Suffer Little Children

There is something peculiarly inhumane about separating children from their families. Of course, it has always gone on. War and poverty have always divided people while different attitudes to childhood and family have led to some surprising instances of what we would now regard as callous behaviour. In recent years the adoption policies of various agencies, in particular Catholic ‘mother and baby’ homes, have come under scrutiny and been found wanting. I have to admit, however, that the immigration policies currently adopted by the U.S.A. have been troubling me greatly because, as far as I can see, they have been implemented with only one aim in view, viz. the furtherance of President Trump’s one-sided protectionist policies. They may go down well with some sectors of American society but, given that many U.S. citizens identify as Christian, one must ask whether they are just?

Before my readers rush to correct me, may I suggest two things. The first is that both the morality and the legality of splitting up families is questionable. The moral arguments I would advance may not be accepted by all, but the legal arguments should be more generally agreed by those who believe that human rights exist. All the fine rhetoric about the right to family life comes down to a realisation that the family is the basis of human society. Article 16 (3) of the Universal Declaration of Human Rights 1948 states ‘The family is the natural and fundamental group unit of society and is entitled to protection by society and the State.’ As far as I know, the U.S.A. has not yet officially repudiated that declaration. Here in the UK, the European Convention on Human Rights has been incorporated into our laws so that Article 8 of the Human Rights Act 1998 guarantees our right to a private and family life. Worth thinking about, surely.

There is, however, a second, purely pragmatic argument I would put forward: that it is not in the best interests of the U.S.A. or any other state to sow the seeds of anger and resentment among the young. It may take a few years before the harvest is reaped, but one can see how much terrorist violence at the present time stems from a burning sense of grievance at past wrongs, real or imagined. Often the history that gives rise to such a sense of grievance is partial or skewed, but that does nothing to change its effect. Can any of us afford to alienate the young people now experiencing the loss of family life through their incarceration in detention centres?

This is a very short post on a difficult and emotive subject, but it may help our thinking and praying to remember that every statistic we read has a human face, a human story behind it. May the Lord enlighten all of us to see ‘Christ lovely in limbs not his’ and act accordingly.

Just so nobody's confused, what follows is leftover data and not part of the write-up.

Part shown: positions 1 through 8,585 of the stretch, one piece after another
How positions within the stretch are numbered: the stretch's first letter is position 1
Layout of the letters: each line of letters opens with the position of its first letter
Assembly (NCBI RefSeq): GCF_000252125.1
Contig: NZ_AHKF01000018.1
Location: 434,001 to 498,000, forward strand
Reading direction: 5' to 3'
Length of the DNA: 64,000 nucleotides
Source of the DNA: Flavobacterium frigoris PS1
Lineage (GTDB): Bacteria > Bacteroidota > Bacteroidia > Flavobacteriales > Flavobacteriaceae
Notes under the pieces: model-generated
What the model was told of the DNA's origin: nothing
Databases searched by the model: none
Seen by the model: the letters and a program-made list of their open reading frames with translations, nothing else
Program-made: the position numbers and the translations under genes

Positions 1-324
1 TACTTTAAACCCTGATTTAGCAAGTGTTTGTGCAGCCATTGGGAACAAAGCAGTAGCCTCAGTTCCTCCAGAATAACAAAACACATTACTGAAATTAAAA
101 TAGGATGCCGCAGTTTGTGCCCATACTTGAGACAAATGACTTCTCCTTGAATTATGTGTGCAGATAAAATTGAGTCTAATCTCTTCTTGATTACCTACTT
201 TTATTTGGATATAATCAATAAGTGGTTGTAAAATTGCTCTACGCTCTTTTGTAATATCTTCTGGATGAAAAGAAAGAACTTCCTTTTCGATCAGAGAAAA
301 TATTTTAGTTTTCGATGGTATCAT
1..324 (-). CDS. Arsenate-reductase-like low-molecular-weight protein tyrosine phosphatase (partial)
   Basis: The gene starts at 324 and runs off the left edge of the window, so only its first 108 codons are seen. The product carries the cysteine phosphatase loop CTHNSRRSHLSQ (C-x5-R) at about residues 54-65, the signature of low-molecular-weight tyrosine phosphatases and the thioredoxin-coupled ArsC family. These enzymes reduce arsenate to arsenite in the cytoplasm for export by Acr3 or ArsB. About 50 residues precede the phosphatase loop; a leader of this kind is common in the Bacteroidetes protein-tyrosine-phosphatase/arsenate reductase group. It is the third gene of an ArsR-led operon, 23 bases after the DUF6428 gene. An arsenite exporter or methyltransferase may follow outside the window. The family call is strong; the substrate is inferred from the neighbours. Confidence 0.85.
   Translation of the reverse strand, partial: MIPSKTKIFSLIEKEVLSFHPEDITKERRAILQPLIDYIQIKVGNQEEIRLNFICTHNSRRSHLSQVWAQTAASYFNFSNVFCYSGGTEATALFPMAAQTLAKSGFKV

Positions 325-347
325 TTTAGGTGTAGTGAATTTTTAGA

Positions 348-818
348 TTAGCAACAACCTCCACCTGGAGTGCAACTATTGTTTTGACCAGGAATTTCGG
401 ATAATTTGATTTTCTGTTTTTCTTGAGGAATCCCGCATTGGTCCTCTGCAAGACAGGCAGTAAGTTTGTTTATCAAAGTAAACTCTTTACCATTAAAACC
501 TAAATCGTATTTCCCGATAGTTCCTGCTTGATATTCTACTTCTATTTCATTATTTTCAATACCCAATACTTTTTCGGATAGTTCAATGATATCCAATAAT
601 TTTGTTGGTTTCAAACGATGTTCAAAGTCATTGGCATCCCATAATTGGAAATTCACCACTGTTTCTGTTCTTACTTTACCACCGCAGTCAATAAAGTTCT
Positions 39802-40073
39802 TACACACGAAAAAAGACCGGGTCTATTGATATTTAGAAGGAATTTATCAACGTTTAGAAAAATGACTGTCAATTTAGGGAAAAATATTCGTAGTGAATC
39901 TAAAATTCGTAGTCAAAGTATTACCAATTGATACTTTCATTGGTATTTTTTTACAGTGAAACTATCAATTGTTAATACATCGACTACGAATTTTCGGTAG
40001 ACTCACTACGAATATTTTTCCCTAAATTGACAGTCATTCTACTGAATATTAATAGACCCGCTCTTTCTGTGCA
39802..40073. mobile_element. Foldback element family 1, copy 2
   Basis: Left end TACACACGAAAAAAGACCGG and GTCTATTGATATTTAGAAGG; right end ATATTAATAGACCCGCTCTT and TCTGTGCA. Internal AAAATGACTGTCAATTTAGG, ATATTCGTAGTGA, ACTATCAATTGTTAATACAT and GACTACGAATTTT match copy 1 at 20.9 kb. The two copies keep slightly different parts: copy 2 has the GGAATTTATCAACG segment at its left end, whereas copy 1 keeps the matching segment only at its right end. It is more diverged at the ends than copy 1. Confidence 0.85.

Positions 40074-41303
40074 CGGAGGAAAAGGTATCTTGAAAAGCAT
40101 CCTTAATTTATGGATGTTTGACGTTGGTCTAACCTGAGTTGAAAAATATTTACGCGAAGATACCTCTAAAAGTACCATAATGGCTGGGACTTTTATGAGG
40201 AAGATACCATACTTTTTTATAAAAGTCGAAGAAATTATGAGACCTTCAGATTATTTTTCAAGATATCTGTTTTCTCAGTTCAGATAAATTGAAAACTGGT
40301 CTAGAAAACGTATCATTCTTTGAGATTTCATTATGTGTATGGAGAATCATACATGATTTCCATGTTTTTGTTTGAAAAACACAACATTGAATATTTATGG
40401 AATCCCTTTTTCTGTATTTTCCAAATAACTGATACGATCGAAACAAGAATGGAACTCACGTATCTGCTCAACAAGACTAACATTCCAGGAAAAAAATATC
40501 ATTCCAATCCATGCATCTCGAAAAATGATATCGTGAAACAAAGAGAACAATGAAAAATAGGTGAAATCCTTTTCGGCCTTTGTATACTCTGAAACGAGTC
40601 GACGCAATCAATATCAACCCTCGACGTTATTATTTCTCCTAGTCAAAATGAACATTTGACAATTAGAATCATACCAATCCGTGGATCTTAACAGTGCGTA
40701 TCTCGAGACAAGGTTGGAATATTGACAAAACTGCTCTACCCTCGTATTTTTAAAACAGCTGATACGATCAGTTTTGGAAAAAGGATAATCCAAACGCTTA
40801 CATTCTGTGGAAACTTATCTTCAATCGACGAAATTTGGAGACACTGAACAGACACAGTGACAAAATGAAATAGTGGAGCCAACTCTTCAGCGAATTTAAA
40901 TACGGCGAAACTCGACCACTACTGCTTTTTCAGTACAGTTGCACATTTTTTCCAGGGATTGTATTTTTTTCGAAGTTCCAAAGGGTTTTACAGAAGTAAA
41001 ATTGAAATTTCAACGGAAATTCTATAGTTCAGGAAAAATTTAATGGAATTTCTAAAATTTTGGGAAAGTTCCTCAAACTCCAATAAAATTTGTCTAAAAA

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8 thoughts on “Suffer Little Children”

  1. Dear Dame Catherine,

    There is evil being done by this administration. Our hearts are breaking, and we are ashamed and outraged. Yet, we also feel that we are powerless to effect meaningful change, except through prayer. Our elected officials in Congress appear to have sold their souls and morals to the administration for political gain ((i.e., tax reform that benefits the rich and denies health care and education to many). And now, the administration is quoting Scripture in an unholy attempt to justify their actions.

    But I have faith that our prayers will be heard. I ask your prayers not only for the victims of this action, but also for us, the citizens, that we may know how to resist and halt these in humane actions being done in our name, and to bring relief and comfort to those who have suffered.

    • You can be sure of our prayers, Barbara. Many of our U.S. friends have asked us to pray for them and for those who are suffering because they do not recognize themselves or their values in the present administration’s policies. That is very hard. Usually I do not comment on another nation’s policies, but citing scripture to justify a policy that is demonstrably un-Christian spurred me into making an exception today. Of course, other U.S. friends have told me I’m wrong and that the policy was President Obama’s and has simply been continued by President Trump. Whether that is true or not is not, for me, the point: it surely should have been ended, whoever initiated it.

  2. Thank you for posting this. It was beautifully written and expressed what I am feeling but cannot express. Separating the children from their parents is so wrong. How could Mr. Trump and Mr. Sessions even consider this? I am ashamed of my country’s leadership.

    • I believe the policy existed before Mr Trump came to power but the rigour with which it has been applied in recent weeks (e.g. 2000 children separated from their parents in the last six weeks) has made it particularly shocking.

  3. God bless you dear Sister Catherine for thinking of those most vulnerable to separation by incarceration. This world can be unnecessarily cruel and children are greatly affected by treatment meted out to them in their early lives. God does not recognise race, nationality, gender or age. We are all His children and He loves us all. I pray that those in power see sense and release all these misfortunates and looks after them properly, playing the Good Samaritan rather than the Demon Gaoler for a change.

  4. Dear Sister Catherine, The wicked policy of children, even toddlers being taken right out of the hands of their mothers is the Trump policy of “Zero Toleration” devised by Trump, Stephen Miller (a fascist aide) and Att.Gen Jeff Sessions. Period. There was absolutely NO separating children from their Mothers in the Department of Homeland Security. They are now being shipped 4,000 miles away; meanshile the parent gets deported WITHOUT her child. Its sick!

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